Following an auto accident, getting medical treatment is of the utmost importance. Unfortunately, as you are treated, your medical expenses can grow. Whether or not you are responsible for paying for those expenses or another depends on several factors, including the state in which you live. To help you determine if you are, here is what you need to know.
Do You Live in a No-Fault State?
If you live in a no-fault state, your auto insurance is responsible for covering some or all of the medical expenses that you incur. There are 12 no-fault states, including Florida and Michigan. It is important to note that in some no-fault states, such as New Jersey, there are monetary thresholds that limit how much the insurance company is responsible for paying. The amount of the threshold varies by state.
If you live in a state that does have a threshold, you are responsible for paying the expenses that go above it. For instance, if the threshold amount if $15,000, but your bills are $20,000, you are responsible for the $5,000 beyond the threshold.
Can You Rely on Your Health Insurance?
Depending on your insurer and the medical services you used, there is a possibility that your health insurer will help cover the costs of some of your treatments. Even if you are receiving government-sponsored health care, such as Medicaid, it is still possible to have some or all of your expenses covered.
What If You Live in a State Without No-Fault Laws?
Unfortunately, if you live in a state that does not have no-fault laws, you are responsible for paying your expenses. There is an exception though. If your auto insurance policy included medical payment insurance coverage, your insurance company is required to pay up to a certain amount towards your medical expenses.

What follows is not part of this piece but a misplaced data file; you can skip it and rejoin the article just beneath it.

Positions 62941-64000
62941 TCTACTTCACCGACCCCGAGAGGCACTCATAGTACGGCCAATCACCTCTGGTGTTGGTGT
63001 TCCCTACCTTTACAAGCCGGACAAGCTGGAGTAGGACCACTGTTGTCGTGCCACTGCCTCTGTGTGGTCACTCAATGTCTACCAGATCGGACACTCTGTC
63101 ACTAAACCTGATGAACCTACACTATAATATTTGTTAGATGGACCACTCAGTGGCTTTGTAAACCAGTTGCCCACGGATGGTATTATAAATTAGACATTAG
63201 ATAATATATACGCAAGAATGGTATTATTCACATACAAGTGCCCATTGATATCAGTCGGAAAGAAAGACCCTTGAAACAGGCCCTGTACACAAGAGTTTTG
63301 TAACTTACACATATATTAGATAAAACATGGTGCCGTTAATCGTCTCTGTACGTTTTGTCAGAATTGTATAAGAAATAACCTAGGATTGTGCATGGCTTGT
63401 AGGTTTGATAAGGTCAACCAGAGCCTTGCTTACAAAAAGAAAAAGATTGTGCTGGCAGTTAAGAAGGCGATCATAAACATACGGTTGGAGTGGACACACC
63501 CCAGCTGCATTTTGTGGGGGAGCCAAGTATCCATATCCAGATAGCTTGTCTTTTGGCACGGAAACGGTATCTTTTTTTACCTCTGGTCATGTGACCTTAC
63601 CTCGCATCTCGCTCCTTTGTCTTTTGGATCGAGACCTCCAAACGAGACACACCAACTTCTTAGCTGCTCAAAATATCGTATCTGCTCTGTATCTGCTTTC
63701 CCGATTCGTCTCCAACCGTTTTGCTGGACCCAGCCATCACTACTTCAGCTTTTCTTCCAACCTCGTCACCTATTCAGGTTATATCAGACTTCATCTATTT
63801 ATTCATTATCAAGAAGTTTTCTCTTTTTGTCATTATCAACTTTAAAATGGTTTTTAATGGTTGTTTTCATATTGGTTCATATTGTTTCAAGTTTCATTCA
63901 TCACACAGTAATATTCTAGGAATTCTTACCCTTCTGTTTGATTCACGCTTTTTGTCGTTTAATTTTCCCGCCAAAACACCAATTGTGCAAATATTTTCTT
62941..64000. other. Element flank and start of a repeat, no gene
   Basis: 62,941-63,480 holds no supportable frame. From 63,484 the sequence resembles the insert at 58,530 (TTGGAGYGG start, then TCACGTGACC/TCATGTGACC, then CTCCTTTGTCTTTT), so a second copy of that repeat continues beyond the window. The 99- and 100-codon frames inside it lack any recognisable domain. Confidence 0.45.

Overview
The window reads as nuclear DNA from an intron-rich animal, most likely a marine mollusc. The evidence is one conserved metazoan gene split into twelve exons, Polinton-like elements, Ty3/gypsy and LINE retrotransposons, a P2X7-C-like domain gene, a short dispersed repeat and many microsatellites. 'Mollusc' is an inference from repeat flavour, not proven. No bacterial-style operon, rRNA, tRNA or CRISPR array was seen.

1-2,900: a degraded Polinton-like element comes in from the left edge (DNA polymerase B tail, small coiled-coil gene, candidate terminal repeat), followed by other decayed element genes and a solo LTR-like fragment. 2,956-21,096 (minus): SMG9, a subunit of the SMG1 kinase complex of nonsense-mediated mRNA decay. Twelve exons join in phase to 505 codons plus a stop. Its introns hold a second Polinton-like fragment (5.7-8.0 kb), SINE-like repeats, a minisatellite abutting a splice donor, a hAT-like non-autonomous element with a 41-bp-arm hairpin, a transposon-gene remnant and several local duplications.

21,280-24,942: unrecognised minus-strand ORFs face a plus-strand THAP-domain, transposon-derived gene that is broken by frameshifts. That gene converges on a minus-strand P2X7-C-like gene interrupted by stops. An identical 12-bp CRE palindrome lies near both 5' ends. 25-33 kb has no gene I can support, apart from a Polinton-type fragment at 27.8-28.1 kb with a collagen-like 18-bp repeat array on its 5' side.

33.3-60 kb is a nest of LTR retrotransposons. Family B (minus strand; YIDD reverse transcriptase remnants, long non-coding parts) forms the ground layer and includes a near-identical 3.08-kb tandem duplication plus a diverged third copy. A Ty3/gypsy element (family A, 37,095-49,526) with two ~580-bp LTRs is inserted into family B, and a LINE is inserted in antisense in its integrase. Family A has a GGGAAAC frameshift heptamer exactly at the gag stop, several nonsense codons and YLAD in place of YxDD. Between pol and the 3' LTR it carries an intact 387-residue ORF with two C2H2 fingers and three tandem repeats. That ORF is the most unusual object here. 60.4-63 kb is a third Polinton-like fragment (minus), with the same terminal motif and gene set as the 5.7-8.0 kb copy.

If your state does not require the inclusion of medical payment insurance coverage and you did not opt into it, the responsibility for paying the expenses is yours.
What If You Win a Lawsuit or Settlement?
In the event that you successfully sue the other driver or settle with his or her insurance company, the amount you are awarded should help to cover your expenses. It is very likely that your attorney will not settle for less than the amount needed to pay off your medical treatment.
If your personal health insurance company or auto insurance company paid any of the medical expenses and you win a settlement, it is important to remember that you must reimburse the amount paid.
Your attorney can provide you with invaluable information about your state's insurance laws and help you determine how to get your medical bills paid.
For more info on personal injury law, contact an attorney near you.Share
29 November 2015
When I was a child, my father was the pastor of a small evangelical church in my hometown. I always enjoyed going to church in order to play with my friends. One of these friends suffered a horrific accident at a local gas station one day. As he was walking towards the entrance to the gas station, he was struck by a vehicle. His leg was seriously injured during the accident. To help with the expenses of recovery, his father hired an accident and personal injury attorney. This professional helped my friend’s father sue the person who struck his son. On this blog, you will discover the advantages of hiring an accident and personal injury attorney after incurring injuries from a devastating accident.